What are the home row keys?

What are the home row keys?

Touch typing is a crucial skill for students and working adults to master. It makes writing on a computer faster, helps improve spelling skills by bringing in muscle memory and reduces the distraction and inefficiency of hunting for one letter at a time. It also provides a direct route for the translation of ideas into written language, as thoughts flow freely through the fingertips and onto the screen.

But in order to find letters on the keyboard through touch alone, typists need to create a spatial map of the keyboard that their fingers can use to navigate accurately and without visual guidance. They also need a base position to start with and a resting place for their hands to come back to during pauses and breaks in typing.

The traditional resting place for the right and left hands is on the home row keys.

On an English keyboard, the home row keys are A-S-D-F and J-K-L-;. The little finger of the left hand sits on the A, the ring finger on the S, the middle finger on the D and the pointer on the F.

The pointer of the right hand takes the J, the middle finger the K, the ring finger the L and the little finger of the left hand rests on the ; key. See our post on correct finger placement for a visual map of this configuration.

Often, the F and J home row keys have raised lines on them, in order to guide the hand to correct finger placement. A set of upward, downward and side-to-side reaching movements governs typing, with each finger responsible for a series of keys in the direct radius.

This approach to typing was first proposed in the late 1800s by Frank Edward McGurrinn. Mcgurrin was considered the world’s fastest typist and was a court stenographer who taught typing lessons on the side, It works for the QWERTY keyboard, which could be found on type-writers before it was used for computers.

It’s known as the QWERTY keyboard because these are the letters, reading left to right, found on the top line.

Learning touch typing

To master touch-typing, learners begin with the home row keys and then practice one letter at a time until their fingers automatize the distance and orientation of every key from the home row. It can be slow going at first, but over time their hands will normalize the movements required to type quickly and accurately.

The more daily practice learners engage in, the faster they will acquire the skill. Learn more about recommended study times in this article – How long does it take to learn how to touch type?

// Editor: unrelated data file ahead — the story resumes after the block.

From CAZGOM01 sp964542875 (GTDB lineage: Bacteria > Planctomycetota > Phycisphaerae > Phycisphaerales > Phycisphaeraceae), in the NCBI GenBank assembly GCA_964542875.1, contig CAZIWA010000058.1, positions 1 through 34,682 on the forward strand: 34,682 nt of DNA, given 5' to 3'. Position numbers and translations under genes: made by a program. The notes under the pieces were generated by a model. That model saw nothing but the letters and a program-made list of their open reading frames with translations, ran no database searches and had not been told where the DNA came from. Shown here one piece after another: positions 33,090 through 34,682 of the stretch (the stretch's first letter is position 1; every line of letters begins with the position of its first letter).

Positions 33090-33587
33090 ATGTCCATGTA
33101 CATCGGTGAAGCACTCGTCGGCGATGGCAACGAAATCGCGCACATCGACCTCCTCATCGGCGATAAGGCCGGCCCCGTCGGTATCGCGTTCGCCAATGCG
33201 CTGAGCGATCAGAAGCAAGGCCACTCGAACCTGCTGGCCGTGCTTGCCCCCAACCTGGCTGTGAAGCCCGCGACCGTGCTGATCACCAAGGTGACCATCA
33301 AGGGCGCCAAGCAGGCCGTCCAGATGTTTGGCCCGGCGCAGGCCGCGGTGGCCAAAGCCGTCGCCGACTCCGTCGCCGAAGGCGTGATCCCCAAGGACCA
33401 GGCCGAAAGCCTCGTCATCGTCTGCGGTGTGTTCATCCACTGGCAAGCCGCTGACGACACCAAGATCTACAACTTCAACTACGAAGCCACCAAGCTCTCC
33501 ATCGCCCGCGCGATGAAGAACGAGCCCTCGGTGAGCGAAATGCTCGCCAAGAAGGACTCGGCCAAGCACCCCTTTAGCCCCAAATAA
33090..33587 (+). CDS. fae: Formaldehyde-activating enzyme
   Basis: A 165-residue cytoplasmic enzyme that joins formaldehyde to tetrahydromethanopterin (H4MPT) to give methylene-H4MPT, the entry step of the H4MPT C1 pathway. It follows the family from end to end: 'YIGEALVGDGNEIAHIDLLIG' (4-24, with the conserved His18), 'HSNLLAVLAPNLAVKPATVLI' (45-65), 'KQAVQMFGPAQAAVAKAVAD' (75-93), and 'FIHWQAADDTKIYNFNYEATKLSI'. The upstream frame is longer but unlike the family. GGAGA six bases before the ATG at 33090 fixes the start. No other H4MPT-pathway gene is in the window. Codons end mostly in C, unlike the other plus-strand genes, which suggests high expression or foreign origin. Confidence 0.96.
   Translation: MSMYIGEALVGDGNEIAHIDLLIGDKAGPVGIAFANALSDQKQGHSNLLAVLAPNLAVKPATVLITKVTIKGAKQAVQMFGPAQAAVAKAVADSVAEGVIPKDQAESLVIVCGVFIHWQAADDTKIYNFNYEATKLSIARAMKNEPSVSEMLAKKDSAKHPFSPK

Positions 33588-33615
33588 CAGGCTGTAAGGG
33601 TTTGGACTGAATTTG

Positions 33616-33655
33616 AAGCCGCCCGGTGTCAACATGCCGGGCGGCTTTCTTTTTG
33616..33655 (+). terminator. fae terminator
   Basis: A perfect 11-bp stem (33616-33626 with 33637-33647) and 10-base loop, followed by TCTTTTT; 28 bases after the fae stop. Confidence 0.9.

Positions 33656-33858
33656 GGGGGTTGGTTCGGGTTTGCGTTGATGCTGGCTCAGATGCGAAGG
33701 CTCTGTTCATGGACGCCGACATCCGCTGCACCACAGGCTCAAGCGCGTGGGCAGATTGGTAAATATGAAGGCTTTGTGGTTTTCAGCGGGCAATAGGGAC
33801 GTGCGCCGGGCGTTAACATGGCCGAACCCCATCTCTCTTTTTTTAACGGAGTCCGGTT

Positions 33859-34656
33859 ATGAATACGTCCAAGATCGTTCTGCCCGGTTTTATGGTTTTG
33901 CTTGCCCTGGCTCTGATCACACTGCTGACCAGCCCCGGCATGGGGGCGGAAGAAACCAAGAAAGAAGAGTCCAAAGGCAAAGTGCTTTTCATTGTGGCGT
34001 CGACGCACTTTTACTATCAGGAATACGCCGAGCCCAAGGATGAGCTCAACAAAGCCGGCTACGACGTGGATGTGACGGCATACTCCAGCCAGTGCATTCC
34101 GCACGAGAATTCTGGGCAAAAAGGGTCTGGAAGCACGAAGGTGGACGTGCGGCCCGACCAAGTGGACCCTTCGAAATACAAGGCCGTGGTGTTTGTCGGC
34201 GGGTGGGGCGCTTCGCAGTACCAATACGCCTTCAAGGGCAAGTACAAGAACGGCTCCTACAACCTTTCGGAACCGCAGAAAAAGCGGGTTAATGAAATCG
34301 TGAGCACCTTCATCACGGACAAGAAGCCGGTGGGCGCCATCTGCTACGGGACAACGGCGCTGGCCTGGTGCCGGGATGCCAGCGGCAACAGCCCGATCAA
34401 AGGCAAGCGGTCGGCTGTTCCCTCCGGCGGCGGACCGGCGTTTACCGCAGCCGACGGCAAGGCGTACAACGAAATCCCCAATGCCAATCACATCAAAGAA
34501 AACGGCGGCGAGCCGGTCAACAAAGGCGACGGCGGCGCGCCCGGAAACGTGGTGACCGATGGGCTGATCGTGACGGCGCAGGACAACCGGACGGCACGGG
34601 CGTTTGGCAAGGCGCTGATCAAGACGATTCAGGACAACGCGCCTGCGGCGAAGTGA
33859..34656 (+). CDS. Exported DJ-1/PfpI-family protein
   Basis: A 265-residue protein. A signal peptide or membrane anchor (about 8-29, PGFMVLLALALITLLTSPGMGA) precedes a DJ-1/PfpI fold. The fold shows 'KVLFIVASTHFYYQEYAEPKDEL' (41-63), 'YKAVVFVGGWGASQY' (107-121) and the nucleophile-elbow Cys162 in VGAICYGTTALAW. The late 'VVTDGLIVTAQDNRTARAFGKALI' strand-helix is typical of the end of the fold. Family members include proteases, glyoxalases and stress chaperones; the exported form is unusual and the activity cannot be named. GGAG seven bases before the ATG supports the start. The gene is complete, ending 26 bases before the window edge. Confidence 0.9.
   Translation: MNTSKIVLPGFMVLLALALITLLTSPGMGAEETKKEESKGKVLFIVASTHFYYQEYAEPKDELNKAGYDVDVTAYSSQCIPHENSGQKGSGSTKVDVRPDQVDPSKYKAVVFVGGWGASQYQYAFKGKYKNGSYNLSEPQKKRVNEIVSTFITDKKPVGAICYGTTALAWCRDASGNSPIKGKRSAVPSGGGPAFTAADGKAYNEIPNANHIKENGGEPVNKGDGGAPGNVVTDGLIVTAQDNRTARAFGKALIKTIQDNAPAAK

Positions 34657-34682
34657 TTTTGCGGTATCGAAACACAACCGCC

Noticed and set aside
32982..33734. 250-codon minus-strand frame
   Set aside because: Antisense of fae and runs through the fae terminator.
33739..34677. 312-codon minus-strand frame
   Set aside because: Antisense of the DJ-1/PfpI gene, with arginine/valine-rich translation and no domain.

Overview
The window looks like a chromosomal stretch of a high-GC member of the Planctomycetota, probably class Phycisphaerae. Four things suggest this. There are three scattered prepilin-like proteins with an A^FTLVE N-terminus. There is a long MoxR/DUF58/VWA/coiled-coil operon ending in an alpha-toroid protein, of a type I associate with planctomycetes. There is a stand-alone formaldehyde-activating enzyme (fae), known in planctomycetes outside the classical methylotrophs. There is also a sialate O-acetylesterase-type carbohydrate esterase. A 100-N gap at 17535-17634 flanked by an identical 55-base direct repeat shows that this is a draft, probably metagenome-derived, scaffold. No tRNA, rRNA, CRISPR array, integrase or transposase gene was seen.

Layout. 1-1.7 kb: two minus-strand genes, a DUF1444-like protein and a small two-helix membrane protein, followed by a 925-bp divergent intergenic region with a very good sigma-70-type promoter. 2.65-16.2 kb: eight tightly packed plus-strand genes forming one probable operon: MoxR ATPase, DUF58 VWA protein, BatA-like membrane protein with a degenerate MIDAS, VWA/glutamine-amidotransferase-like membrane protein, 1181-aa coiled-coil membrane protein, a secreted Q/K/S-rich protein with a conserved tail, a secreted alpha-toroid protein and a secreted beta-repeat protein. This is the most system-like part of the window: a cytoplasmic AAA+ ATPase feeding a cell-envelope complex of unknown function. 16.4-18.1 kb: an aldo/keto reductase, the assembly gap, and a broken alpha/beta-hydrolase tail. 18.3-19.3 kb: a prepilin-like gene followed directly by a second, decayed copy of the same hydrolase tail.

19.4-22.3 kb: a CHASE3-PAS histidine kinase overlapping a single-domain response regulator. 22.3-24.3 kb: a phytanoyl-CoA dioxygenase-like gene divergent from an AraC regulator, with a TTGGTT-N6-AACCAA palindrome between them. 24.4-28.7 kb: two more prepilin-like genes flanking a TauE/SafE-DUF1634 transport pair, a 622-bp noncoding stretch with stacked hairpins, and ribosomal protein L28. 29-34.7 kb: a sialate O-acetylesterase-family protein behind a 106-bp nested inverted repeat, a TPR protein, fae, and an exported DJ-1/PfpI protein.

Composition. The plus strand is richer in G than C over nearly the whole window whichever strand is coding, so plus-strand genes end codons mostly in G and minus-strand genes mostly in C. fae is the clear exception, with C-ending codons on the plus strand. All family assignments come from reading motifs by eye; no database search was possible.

For some people, typing is made more difficult by the size of their fingers. Adults with large hands may struggle with pressing more than one key at a time and require a specialized keyboard.

Children may find it difficult to reach certain keys, which is why it is recommended that young learners wait until their hands can sit comfortably on the keyboard. This usually happens at around age 7. You can read more about teaching kids to type.

Tips for learners

  1. Before you start 
    When sitting down at the computer, it’s important to maintain good posture and avoid putting excessive pressure on the wrists. Don’t let them droop. Elbows should be pulled in close to the body and feet should be flat on the floor, with knees bent at a 90-degree angle.

  2. Find the home row 
    Try to locate the F and J keys without looking at the keyboard. It may take you a few tries before you get it – just remember to feel around for the raised lines. Arrange your hands so your fingers are lightly resting on top of the home row keys, not pressing down on them. 

  3. Use your senses 
    It works best to learn the position of the keys by seeing the letters displayed on the screen, hearing them read aloud, watching the movements required on the screen and then moving your fingers as shown. In this way, you use sight, sound and touch to direct your learning which creates a more powerful memory. Learn more about multi-sensory learning

  4. Be patient 
    Typing may feel awkward at first but this is just because it takes ample repetition for the muscles in your hands and fingers to learn the new movements. Keep trying and do your best not to look at the keyboard. If you are struggling with a particular key, you can try placing a piece of putty there to make it easier to recognize.